Tags: Common SenseEducationFamily/Relationships - ChildrenParentingSchoolValues
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05/13/2010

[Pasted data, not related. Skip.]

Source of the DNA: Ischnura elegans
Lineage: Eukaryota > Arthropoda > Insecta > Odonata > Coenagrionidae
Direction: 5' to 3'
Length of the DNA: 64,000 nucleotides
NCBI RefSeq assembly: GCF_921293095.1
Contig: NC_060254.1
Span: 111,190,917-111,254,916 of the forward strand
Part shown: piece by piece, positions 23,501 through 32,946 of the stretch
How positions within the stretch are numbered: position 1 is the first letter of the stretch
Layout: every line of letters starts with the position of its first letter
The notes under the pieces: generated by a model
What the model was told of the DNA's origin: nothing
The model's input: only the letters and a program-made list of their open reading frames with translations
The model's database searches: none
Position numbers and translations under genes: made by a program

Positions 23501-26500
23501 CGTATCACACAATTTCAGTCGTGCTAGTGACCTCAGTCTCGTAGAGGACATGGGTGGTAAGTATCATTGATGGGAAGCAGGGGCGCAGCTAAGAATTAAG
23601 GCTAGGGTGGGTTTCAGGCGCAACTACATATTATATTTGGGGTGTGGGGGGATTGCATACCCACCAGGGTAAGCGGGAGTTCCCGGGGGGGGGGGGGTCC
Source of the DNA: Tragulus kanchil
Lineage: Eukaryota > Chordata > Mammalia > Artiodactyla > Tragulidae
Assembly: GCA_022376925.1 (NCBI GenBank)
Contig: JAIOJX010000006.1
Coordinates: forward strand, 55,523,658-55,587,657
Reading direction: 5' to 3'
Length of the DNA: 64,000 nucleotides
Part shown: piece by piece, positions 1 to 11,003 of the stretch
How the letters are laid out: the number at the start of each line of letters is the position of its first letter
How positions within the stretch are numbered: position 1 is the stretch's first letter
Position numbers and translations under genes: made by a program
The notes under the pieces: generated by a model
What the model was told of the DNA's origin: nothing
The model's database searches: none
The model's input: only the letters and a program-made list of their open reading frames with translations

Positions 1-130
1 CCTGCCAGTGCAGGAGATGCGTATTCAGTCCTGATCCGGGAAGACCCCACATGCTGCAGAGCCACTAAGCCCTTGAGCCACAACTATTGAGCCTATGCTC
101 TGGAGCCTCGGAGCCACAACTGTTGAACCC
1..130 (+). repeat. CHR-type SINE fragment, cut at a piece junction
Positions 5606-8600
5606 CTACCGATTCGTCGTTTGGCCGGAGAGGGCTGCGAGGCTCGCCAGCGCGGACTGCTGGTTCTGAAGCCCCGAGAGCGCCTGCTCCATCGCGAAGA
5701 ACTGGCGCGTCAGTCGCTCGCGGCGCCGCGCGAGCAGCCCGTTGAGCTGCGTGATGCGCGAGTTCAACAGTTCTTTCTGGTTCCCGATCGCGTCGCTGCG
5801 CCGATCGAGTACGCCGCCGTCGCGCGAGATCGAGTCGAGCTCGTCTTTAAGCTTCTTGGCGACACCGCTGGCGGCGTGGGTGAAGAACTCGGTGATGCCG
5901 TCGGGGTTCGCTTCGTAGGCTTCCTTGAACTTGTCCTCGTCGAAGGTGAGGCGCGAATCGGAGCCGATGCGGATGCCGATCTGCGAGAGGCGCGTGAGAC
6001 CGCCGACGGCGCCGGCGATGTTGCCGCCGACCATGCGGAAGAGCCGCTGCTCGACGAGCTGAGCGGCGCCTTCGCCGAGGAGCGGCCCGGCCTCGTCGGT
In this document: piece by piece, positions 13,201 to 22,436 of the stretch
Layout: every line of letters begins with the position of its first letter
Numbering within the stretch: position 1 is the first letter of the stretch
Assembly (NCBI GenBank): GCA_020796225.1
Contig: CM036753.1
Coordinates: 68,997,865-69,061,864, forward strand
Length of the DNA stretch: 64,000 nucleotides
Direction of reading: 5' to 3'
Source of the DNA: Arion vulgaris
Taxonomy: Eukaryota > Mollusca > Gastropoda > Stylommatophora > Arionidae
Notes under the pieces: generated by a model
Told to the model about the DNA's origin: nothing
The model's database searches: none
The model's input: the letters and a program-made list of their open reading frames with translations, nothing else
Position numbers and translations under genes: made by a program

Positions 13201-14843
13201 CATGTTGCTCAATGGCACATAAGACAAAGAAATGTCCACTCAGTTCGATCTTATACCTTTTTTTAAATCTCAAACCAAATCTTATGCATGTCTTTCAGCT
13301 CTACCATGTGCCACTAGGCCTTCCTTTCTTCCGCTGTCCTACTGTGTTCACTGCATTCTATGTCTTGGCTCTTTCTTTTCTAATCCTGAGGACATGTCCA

IconAn essay by Sara Schaefer Munoz in the "Home and Family" section of The Wall Street Journal (February 12, 2008) caught my eye.' The essay, entitled "For Single Moms, Access to Better-Paying Jobs is Key," talks about how difficult it is for single mothers to balance work/life issues.'First of all, it never distinguishes between widowed, divorced, and never-bothered-to-be-married moms.' The issues are quite different:' insurance, spousal and child support, his extended family's continual involvement, and so forth.' Contrast that to a woman who simply got pregnant by some guy.' The latter situation is far different and each of them requires its own newspaper column.' They are generally lumped together because of "political correctness" (no judgment and no hurt feelings), and not because the three situations vary widely due to the financial situation and the well-being of the children.The essay did the usual by suggesting available careers and child-care possibilities.' It was the "Readers Say" portion that requires a response from me. One reader wrote: "Maybe if more men took accountability for proper birth control, there would be fewer single mothers working two jobs to make ends meet." I just can't let this one go.' Oh my, are we unfairly picking on the woman?Here's how I see it:' it is in the woman's body that the miracle of conception, gestation, and ultimate birth of a new human being takes place.' It is legally the woman's prerogative to kill it or bring it to term.' No man has any legal say in the life or death of his child's first nine months of existence.' These two facts give the woman the overwhelming preponderance of responsibility.There are too many never-married mothers, because women have become more casual about sex (abortion is just another form of birth-control), and more casual about children (they don't really need a daddy). The children pay the price:' no dad in the home, and they're in day-care (which I call "day orphanages"), so momma can hopefully find a job.So, to get back to the title of the essay, "better-paying jobs" is not the key.' Marriage is. More >>